Ayers Case Effects

Filed in 1975, Mississippi's college desegregation case finally came to an end last week when the U.S. Supreme Court refused to hear an appeal on the $503 million settlement.

Plaintiffs in the case filed the lawsuit alleging gross inadequate funding over the years for the state’s three historically black universities. With the final appeal rejected by the nation's high court, all funds from the settlement are now free to be dispersed to the universities. However, since the settlement in 2000, officials at Jackson State, Alcorn and Mississippi Valley say they have already been receiving a small portion of what each is due.

"As of this past May we had received approximately $6 million of Ayers’ funding," says Alcorn State University President Dr. Clinton Bristow.

"We've gotten some enhancement funds. We've gotten some funds for other race scholarships," says Mississippi Valley State President Dr. Lester Newman.

"We actually have gotten about $10 million to do 'Ayers programs.' Now, we'll get an additional $2 million for about five years and that will decrease over time," says Jackson State University President Dr. Ronald Mason.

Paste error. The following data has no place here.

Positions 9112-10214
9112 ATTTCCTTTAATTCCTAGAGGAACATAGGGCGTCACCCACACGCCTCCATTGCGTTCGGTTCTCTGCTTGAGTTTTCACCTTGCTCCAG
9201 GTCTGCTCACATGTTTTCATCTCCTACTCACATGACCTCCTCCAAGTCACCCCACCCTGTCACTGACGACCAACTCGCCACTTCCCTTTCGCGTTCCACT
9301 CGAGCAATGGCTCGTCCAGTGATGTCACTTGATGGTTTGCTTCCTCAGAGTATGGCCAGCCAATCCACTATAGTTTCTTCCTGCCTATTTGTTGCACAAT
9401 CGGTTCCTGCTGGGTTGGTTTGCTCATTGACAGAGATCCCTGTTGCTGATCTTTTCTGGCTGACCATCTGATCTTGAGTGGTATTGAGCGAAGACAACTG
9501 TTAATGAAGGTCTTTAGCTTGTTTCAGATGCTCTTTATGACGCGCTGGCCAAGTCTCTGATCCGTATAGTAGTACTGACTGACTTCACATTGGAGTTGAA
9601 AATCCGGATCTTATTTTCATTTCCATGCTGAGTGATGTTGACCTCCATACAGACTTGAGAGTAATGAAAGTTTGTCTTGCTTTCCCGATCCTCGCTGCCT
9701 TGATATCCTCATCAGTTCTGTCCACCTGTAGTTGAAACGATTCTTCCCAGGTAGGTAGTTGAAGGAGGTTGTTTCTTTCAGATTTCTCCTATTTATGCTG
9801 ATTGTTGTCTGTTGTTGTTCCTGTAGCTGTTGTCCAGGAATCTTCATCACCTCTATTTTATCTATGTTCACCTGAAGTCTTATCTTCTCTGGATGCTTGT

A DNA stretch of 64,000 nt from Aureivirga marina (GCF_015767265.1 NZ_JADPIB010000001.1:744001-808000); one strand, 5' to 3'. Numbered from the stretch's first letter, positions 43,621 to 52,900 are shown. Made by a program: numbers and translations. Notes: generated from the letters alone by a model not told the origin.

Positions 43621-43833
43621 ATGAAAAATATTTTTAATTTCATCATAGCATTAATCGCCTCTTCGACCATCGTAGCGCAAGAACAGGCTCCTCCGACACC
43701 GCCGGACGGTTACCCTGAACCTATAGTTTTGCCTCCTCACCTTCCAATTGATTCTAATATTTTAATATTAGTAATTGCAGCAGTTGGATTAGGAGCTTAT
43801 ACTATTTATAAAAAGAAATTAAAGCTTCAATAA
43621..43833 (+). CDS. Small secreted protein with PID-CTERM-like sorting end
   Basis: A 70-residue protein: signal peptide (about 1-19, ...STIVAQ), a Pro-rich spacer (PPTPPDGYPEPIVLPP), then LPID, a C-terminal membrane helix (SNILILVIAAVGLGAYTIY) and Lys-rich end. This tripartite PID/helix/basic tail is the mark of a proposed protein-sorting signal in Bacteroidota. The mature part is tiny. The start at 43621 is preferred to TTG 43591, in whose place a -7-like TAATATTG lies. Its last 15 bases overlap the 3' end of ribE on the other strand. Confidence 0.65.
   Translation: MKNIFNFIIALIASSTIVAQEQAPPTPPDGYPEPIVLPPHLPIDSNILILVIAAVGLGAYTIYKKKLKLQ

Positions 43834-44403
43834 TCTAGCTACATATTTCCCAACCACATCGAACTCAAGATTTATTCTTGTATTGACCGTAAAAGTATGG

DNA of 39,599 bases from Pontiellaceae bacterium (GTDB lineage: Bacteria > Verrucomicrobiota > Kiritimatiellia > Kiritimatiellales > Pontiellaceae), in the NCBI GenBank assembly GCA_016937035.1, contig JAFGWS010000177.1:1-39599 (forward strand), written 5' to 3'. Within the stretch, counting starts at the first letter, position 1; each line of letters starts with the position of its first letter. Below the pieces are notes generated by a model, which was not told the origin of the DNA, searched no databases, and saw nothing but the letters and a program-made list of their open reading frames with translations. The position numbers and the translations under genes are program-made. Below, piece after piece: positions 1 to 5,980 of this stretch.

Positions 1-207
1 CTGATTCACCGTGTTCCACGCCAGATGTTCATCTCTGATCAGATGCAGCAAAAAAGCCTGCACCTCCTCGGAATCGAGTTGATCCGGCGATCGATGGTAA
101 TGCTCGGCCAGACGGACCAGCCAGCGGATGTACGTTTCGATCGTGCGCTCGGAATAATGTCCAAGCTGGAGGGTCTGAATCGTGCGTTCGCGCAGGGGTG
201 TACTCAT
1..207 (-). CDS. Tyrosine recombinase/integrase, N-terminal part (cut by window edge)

Over the next 17 years the three schools are set to receive roughly $166 million from the settlement. This is money that will be used for academic and structural enhancement programs and projects at each school including a School of Engineering for Jackson State and additional masters programs at Valley and Alcorn.

Meanwhile, it appears that the three universities will not be the only ones affected by the court's recent action. Political analysts project that it could speed up similar cases in Louisiana, Alabama and Tennessee, perhaps even bringing an end to all of them within the next two years.


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